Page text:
Laurie Records was a New York-based independent record company that, over three decades from 1958, regularly cracked the upper echelons of the American charts. The movers behind the label were brothers Robert and Gene Schwartz, arranger Elliot Greenberg and multi-millionaire Allan I Sussel. The latter joined forces with Gene Schwartz after his earlier venture into vinyl, Jamie Records, had faltered. Sticking to the tradition of naming his companies after his offspring (Jamie was his elder daughter), younger sibling Laura Sue Sussel lent her name to the new partnership.
The company got off to a cracking start when one of their first signings gave them a fair-sized hit with ‘I Wonder Where’. Dion Francis DiMucci, known professionally to the world as Dion, was to become synonymous with Laurie Records. Having made a single for the Schwartz’s earlier company, Mohawk, Dion teamed up with the Belmonts in early 1958 and quickly became one of the biggest pop stars of the era.
Singles like ‘A Teenager In Love’ and ‘Where Or When’, both bearing the trademark Laurie Records paper label which sported four red corners with a black square where the hole was punched and the legend Laurie Records written above, raced up the charts.
In 1960, having placed eight Laurie 45s in the Hot 100, Dion parted company with the Belmonts. Laurie teamed him with another of their acts, the Del-Satins, who recorded in their own right and can be heard here on numbers like ‘Does My Love Stand A Chance?’ and ‘Teardrops Follow Me’.
Dion’s ‘Runaround Sue’, co-written with Ernie Maresca, who became a major force at the company, and inspired by the aforementioned Laura Sue Sussel, set the charts alight in October 1961, reaching the coveted Number 1 spot in the US and a more than decent Number 11 in the UK. The equally legendary ‘The Wanderer’, originally released as the B-side of ‘The Majestic’, quickly gained more plays than the A-side and rose to Number 2/UK 10 in February 1961. Dion subsequently moved to Columbia Records, where he saw out the Sixties pursuing a blues direction – though that wasn’t quite the end of the story with Laurie.
Our compilation to catches the label in its glory years, basking in the glow of its first wave of successes. Allan Sussel left in 1960 and, soon after, Elliot Greenberg acquired 12 per cent ownership. Dion’s singing style had rubbed off on acts like Kenny Chandler who, backed by the Del-Satins, recorded a number of sides for Laurie including ‘Leave Me If You Want To’ featured here.
Other hits during this era included ‘A Little Bit Of Soap’ by the Jarmels, a rhythm and blues act from Richmond, Virginia whose second 45 for the label this was. ‘Gee Oh Gosh’ was the B-side of their less successful follow-up, ‘I’ll Follow You’, released in November 1961. Bobby Goldsboro from Marianna, Florida, started his career with Laurie and you can hear his first single, ‘Molly’, on this compilation. He subsequently spent two years as Roy Orbison’s guitar-player and later cut a string of hits for Laurie starting with ‘See The Funny Little Clown’ before hitting the Number 1 spot in 1968 with ‘Honey’.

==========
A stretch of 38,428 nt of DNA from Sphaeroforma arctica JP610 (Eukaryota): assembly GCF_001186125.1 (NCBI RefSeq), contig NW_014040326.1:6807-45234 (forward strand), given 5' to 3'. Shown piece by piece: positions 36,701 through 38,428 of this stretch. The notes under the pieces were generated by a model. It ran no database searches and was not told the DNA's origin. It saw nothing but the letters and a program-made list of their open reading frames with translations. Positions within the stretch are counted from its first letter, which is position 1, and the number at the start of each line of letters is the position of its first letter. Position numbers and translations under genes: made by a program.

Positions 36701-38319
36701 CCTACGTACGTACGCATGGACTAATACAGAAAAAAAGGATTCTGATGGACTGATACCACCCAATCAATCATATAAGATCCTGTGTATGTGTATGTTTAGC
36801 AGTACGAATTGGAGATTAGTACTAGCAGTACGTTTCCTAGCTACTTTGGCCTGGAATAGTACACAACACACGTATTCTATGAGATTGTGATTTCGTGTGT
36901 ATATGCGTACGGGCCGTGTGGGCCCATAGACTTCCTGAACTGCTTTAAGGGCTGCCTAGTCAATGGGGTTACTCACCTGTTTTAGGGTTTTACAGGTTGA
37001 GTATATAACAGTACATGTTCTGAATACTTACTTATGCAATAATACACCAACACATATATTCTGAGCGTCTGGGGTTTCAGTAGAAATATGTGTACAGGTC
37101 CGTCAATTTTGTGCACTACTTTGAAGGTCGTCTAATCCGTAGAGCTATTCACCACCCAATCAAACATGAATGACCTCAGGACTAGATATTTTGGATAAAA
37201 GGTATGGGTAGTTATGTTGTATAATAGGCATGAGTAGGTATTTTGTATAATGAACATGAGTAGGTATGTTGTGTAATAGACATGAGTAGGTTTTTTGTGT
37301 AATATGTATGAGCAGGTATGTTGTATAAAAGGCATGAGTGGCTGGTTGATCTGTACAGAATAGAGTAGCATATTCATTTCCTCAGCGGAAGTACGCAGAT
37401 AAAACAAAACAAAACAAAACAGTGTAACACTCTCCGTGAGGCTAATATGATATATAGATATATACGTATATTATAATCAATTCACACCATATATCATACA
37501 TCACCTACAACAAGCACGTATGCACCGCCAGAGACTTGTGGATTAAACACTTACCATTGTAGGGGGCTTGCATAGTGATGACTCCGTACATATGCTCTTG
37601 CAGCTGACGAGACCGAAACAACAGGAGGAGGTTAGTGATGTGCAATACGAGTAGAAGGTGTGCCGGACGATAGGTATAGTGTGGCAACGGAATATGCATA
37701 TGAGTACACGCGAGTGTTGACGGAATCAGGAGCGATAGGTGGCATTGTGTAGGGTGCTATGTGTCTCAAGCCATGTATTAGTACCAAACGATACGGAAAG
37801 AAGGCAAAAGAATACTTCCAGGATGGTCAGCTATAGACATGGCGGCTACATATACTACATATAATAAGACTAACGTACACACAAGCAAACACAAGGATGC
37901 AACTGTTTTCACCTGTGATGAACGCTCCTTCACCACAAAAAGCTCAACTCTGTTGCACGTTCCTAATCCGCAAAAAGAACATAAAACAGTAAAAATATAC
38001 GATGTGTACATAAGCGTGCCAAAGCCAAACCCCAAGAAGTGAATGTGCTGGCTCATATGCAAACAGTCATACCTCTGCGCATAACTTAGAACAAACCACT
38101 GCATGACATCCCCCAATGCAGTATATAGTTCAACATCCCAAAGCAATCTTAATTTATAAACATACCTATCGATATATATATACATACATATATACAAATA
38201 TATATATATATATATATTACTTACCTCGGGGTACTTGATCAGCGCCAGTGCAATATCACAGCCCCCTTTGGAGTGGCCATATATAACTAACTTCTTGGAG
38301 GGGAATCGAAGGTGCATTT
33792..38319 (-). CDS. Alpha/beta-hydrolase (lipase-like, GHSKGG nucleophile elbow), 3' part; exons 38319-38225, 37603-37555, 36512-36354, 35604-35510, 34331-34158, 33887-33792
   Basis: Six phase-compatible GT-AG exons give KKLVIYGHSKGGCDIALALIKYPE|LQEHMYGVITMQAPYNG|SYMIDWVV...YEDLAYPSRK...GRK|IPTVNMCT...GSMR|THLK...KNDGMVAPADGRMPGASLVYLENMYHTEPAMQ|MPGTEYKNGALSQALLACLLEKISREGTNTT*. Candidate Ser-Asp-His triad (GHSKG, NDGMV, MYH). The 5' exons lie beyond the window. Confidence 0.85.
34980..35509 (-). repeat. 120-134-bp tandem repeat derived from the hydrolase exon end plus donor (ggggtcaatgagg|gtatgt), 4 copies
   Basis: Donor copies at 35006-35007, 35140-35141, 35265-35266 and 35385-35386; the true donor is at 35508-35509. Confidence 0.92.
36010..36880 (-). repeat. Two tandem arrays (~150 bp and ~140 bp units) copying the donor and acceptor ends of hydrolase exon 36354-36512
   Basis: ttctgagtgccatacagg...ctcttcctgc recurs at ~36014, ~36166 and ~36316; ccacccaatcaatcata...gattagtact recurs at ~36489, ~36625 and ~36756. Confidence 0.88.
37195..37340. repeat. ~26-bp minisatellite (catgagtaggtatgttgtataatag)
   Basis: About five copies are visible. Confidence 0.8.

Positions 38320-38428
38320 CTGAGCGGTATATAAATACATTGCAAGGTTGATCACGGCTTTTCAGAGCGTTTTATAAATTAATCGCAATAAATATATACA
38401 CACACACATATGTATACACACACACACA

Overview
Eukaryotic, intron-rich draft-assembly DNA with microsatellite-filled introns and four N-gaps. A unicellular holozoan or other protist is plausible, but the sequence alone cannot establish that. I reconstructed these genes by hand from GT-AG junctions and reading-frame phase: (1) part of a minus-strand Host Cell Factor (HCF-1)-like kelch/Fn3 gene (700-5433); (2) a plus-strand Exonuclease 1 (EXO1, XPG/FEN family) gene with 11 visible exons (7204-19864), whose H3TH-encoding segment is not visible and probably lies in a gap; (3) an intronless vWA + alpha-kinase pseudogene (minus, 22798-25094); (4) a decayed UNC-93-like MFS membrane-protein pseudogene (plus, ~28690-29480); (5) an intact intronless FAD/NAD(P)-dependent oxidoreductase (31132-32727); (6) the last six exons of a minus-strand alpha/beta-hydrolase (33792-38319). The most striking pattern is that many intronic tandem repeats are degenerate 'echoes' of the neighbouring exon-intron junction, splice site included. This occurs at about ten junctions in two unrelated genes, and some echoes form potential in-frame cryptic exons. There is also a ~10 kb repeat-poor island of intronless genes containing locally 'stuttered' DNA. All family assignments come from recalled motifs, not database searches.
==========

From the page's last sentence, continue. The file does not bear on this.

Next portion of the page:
Returning to Laurie releases from the early Sixties, one of the most memorable was ‘He’s So Fine’ by girl group the Chiffons. Judy Craig, Patricia Bennett and Barbara Lee formed at James Monroe High School in the Bronx in 1960. Adding fourth member Sylvia Peterson, they originally recorded as the Four Pennies. Their first single, ‘He’s So Fine’, was written by manager Ronnie Mack and is included here. Released in December 1962, it reached pole position in the US the following March, selling over a million copies. In the Seventies former Beatle George Harrison was accused of plagiarising it for his ‘My Sweet Lord’.
Laurie also handled the American releases of acts already established on the other side of the Atlantic, such as Cleo Laine and Petula Clark, both featured here. The label would go on to enjoy huge success in the mid Sixties with another import and one of the British Invasion’s biggest acts, Liverpool lads Gerry & the Pacemakers, as well as hits with bands like the Royal Guardsman and the Barbarians. And as a lovely coda to their relationship with Dion, now re-invented as a serious singer-songwriter, he gave the label another big hit in 1968 with ‘Abraham, Martin And John’!
Laurie carried on into the Nineties when it was bought up by Capitol Music. Along the way it also set up several subsidiary labels like Rust, Legrand, President and Dolphin. Gene Schwartz passed away in 2002, soon to be followed by Allan Sussel. The label certainly left its mark and you can hear why in the grooves of many of the classic recordings on this set.